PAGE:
Recognizing SME innovation: The engine of digital transformation

*The following article has been adapted from my remarks at yesterday’s SME Awards online ceremony as part of ITU Virtual Digital World 2020.

This pandemic has shown us how we can accelerate progress towards connecting all of humanity when we work together across borders and sectors, with both large and small businesses.

I am more confident than ever in the lasting impact of small, medium-sized, and micro-enterprises (SMEs) on lives in communities around the world. Tech SMEs are key to achieving the level of connectivity and digital transformation we are striving for. They have the power to bring about social and economic development like no other industry or industry sector.

Celebrating achievements

It has been five years since we launched the ITU Telecom SME Awards and SME Programme in 2015, the same year the world adopted the United Nations Sustainable Development Goals (SDGs). As we enter the Decade of Action, supporting entrepreneurship-driven innovation has never been more important.

These awards recognize start-ups and SMEs that are creating innovative tech solutions for connectivity, smart cities, e-health, and digital finance – all areas that are of major importance to the SDGs and the digital economy.

Tech SMEs and entrepreneurs need support and encouragement from governments, industry, and international organizations to thrive.


And it is in this context that ITU introduced reduced membership fees for start-ups and SMEs in January of this year to encourage greater participation in ITU’s work. The SMEs we celebrated yesterday are the engine of the digital economy and will be critical to the speed and success of the recovery, even though SMEs have been disproportionately affected by COVID-19.

Meet the winners

I congratulate all participants in the ITU Digital World SME Awards, past and present, and especially yesterday’s winners:

  • Astrome from India, using millimetre wave wireless communication to provide fibre-like backhaul capacity for 4G and 5G infrastructure, in the Connectivity category.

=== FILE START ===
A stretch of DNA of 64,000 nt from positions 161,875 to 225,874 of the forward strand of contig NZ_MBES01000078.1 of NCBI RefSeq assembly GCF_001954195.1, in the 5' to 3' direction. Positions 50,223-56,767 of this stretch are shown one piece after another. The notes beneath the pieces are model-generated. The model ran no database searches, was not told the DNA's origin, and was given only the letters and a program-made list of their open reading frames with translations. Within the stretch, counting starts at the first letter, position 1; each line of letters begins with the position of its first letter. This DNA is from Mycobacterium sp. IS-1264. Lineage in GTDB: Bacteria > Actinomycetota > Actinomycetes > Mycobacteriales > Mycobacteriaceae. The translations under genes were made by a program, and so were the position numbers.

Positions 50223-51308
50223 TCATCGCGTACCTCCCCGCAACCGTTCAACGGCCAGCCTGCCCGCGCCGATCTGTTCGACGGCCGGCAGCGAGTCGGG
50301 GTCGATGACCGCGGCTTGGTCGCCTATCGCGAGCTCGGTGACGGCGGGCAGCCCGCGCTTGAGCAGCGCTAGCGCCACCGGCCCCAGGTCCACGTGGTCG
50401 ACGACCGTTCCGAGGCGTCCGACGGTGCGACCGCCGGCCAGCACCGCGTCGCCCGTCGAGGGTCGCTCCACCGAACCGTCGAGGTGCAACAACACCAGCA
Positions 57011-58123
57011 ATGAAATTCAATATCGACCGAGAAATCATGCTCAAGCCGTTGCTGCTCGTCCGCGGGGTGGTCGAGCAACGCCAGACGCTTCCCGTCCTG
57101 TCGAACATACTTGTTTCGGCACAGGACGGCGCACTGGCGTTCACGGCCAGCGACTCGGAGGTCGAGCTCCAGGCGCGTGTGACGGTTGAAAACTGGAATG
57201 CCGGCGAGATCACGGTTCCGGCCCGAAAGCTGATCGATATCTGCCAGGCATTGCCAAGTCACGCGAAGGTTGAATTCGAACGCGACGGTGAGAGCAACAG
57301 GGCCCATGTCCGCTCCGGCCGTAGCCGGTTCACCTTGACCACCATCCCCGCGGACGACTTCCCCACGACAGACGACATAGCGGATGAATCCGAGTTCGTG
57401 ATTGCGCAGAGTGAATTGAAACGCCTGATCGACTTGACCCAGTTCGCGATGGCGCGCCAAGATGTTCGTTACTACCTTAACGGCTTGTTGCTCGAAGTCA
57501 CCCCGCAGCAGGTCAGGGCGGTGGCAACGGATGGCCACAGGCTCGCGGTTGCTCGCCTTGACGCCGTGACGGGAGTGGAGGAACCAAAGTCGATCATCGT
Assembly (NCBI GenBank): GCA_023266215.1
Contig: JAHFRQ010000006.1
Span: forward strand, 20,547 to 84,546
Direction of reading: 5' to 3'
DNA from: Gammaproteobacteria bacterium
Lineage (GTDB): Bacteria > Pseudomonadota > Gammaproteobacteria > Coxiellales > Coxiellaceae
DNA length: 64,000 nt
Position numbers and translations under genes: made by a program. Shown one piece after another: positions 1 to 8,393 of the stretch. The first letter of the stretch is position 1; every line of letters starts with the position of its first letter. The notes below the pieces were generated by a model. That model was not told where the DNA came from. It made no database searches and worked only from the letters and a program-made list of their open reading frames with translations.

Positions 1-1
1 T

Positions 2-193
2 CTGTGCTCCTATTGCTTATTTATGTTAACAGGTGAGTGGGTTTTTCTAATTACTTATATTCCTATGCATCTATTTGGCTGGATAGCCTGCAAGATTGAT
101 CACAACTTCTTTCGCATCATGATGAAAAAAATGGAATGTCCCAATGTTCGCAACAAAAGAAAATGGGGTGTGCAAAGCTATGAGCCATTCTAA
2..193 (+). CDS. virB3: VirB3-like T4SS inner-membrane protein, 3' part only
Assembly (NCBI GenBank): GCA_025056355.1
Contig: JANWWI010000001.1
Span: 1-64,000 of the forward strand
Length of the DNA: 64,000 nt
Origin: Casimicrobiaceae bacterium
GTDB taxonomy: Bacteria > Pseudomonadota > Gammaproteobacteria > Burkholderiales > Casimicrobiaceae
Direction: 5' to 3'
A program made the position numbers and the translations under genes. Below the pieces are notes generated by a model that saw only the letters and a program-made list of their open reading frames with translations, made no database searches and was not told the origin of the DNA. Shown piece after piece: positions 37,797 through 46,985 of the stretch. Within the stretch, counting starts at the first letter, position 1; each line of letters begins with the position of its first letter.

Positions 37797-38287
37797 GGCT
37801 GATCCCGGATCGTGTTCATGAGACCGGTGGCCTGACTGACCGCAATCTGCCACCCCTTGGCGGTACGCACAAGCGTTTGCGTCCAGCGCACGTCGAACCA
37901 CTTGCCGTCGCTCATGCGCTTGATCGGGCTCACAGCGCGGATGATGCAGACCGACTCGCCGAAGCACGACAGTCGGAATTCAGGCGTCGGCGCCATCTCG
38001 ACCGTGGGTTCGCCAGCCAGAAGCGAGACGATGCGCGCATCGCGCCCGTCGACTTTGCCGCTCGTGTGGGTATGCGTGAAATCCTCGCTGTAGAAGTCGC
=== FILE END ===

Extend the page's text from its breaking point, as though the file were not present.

• BusMap from Viet Nam, providing smart public transit solutions through navigation algorithms and advanced user experience features for consumers, corporates and governments in the Smart cities, smart living category.

  • Appy Saude from Angola, for their e-health platform identifying the nearest pharmacy location, best price and availability of medicines, in the E-health category.

  • OKO Finance from Israel, providing smallholder farmers with crop insurance and access to digital financial tools through simple mobile technologies, in the Digital finance category.
These are small companies with big ideas, which develop local solutions with the potential to go global.

I look forward to hearing about their future success and call on these businesses to continue their important work accelerating digital transformation and bringing the benefits of ICTs to everyone, everywhere.

Looking ahead to Ha Noi

Back in October Viet Nam hosted ITU Virtual Digital World 2020, a three-day event where Ministers, regulators, and private sector leaders from around the world stressed the importance of SMEs in building back better in the wake of COVID-19. I was pleased to see Viet Nam issue investment incentives for SMEs early in the pandemic.

We especially look forward to ITU Digital World 2021 in Ha Noi from 12 to 15 October 2021. We cannot wait to meet in person to discuss the challenges and opportunities facing the ICT industry – and to see for ourselves the tremendous progress made in Viet Nam’s digital transformation.

I hope to welcome this year’s SME Award winners in Ha Noi for what promises to be a great opportunity to network, debate, share experiences, and learn from each other.

Image credit: ITU

 

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